Broadcasters too obsessed with political trivia, says BBC's former TV news chief

Roger Mosey also said the Government's decision to withhold ministers from the BBC's flagship Radio 4 programme was ‘anti-democratic bullying'.

Broadcasters are too obsessed with political trivia, the BBC’s former editorial director has said, while condemning the Government boycott of the Today programme.

Roger Mosey was editor of Today and head of television news during his career at the BBC.

He said the Government’s decision to withhold ministers from the BBC’s flagship Radio 4 programme was “anti-democratic bullying”.

Some examples, where ministers have spoken to other broadcasters, “shows the petty-mindedness, at best, or the anti-democratic bullying, at worst, of this administration,” he told Radio Times magazine.

“It is absurd to shut out millions of Today listeners from the views of elected officials,” he said.

“On the top stories, from terrorism to trade talks, there is an obligation to accountability that should include being grilled on the nation’s biggest daily current affairs programme.”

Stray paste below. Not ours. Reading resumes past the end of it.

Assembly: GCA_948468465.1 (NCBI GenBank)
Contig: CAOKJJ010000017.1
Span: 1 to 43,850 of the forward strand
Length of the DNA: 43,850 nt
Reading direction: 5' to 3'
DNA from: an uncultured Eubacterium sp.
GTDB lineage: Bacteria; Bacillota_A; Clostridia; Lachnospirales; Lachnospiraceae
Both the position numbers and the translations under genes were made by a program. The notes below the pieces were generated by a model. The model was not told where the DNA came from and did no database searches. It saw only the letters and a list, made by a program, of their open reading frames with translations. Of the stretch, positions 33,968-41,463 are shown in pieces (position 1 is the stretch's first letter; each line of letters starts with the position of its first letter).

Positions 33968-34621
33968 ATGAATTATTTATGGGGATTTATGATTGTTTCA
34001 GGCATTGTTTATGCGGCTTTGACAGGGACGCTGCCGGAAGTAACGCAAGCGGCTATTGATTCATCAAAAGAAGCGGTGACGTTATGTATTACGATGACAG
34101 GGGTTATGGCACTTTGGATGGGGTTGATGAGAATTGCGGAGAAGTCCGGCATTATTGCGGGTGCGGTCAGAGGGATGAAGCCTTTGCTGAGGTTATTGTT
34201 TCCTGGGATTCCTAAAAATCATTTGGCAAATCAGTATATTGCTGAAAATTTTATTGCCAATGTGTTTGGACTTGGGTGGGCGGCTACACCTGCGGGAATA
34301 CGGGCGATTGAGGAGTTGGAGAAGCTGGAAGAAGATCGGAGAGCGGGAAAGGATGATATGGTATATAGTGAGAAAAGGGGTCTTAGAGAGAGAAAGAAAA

But Mosey warned that “broadcasters shouldn’t place their feet too firmly on the moral high ground”.

School students he talked to were “despairing of 2020’s line-up of politicians” but “weren’t fans of media coverage of politics, either”, which “seemed all to be about repetitive soundbites” and “a narrow range of topics that don’t interest them”.

Radio Times magazine
Mosey was speaking to the Radio Times (Radio Times)

Many older people share the view that the traditional media has been “obsessing too much about trivia and becoming trapped in the Westminster-dominated political circus”, he said.

The Master of Selwyn College, Cambridge, said that “political correspondents devote too much of their energy to topics they and their chums find enticing, such as who is up and who is down in a party leadership contest”.

He made the comments after outgoing BBC director-general Lord Hall told an audience he was “a great believer in the long-form political interview where you can explore at length, not in soundbites, the real policy decisions that politicians are making.”

The full article is in this week’s Radio Times magazine, out now.

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